Texas Nongame and Rare Species Program

Discovering Populations, Documenting Change

The focus of the Nongame and Rare Species Program is Texas' rich diversity of nongame animals, plants, and natural communities. Our biologists collect, evaluate, and synthesize significant amounts of data to better inform conservation decisions and formulate management practices. By taking a proactive approach, we work to prevent the need for future threatened and endangered species listings and to recover listed species.

Texas Conservation Action Plan

The Texas Conservation Action Plan's purpose is to provide a statewide roadmap for research, restoration, management, and recovery projects addressing Species of Greatest Conservation Need (SGCN) and natural communities.

Federal and State Listed Species

In Texas, animal or plant species of conservation concern may be listed as threatened or endangered under the authority of state law and/or under the U.S. Endangered Species Act. Species may be listed as state threatened or endangered and not federally listed.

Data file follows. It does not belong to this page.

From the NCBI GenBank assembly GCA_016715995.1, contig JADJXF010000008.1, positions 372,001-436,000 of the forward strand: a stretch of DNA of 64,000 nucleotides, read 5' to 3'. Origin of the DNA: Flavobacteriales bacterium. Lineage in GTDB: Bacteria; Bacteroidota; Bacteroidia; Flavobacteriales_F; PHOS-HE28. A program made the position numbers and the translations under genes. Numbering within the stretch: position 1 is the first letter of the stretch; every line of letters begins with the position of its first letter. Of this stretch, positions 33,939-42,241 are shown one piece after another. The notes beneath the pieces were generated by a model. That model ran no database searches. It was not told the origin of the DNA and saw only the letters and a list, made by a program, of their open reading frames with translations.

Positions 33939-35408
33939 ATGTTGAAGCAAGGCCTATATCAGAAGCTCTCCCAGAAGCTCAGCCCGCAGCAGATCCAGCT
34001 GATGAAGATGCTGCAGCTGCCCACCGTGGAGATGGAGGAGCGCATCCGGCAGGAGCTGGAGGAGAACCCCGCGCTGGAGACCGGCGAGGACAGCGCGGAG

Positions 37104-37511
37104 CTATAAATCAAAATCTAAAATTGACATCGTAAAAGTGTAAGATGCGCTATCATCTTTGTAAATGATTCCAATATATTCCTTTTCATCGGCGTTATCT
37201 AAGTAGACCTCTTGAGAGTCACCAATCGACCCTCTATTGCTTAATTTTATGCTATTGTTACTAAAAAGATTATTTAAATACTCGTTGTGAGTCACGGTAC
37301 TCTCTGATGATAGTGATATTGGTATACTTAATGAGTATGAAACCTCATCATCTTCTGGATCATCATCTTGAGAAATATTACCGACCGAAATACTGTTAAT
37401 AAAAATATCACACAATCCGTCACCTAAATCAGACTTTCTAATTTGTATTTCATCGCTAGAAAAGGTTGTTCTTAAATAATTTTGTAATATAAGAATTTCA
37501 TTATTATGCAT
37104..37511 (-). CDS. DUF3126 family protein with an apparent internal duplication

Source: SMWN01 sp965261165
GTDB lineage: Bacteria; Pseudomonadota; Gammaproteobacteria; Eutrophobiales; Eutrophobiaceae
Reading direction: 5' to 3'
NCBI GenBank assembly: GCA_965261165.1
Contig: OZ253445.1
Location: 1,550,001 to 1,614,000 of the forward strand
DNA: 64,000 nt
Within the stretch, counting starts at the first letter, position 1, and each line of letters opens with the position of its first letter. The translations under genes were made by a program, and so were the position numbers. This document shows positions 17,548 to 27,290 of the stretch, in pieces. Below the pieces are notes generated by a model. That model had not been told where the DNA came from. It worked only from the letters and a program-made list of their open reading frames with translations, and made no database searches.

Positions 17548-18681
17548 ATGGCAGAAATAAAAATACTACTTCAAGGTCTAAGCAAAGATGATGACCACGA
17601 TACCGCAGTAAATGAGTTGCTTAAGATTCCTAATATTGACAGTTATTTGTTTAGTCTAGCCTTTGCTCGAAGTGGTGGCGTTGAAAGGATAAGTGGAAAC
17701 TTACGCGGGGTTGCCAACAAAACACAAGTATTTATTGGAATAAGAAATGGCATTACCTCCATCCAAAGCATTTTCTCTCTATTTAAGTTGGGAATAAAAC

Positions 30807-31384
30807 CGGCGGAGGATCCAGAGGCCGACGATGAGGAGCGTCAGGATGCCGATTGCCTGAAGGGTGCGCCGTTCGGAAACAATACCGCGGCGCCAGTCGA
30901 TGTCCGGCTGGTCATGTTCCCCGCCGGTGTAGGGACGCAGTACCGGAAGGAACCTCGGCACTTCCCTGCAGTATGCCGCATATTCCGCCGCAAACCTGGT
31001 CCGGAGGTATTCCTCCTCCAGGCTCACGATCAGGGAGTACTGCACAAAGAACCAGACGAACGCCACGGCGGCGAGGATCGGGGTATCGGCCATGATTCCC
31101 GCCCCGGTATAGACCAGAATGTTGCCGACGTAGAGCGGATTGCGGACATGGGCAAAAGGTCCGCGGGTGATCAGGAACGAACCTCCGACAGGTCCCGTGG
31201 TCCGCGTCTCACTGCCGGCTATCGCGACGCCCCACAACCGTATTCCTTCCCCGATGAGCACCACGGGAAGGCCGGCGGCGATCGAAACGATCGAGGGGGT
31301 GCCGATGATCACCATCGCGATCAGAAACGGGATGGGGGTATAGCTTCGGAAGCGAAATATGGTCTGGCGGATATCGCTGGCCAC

Species of Greateast Conservation Need

Texas hosts over 1,300 species that are considered to be Species of Greatest Conservation Need. These are species that, due to limited distributions and/or declining populations, face the threat of extirpation or extinction but lack legal protection.

Nongame Grants and Research

The Nongame and Rare Species Program offers funding through the Conservation License Plate and State Wildlife Grant Programs to support implementation of the Texas Parks and Wildlife Department Texas Conservation Action Plan.

Staff Publications

Peer-reviewed technical articles authored by staff biologists available for viewing and download.

Frontiers in Texas Biodiversity

Upcoming Events, research synopses, and articles about nongame and rare species in Texas.

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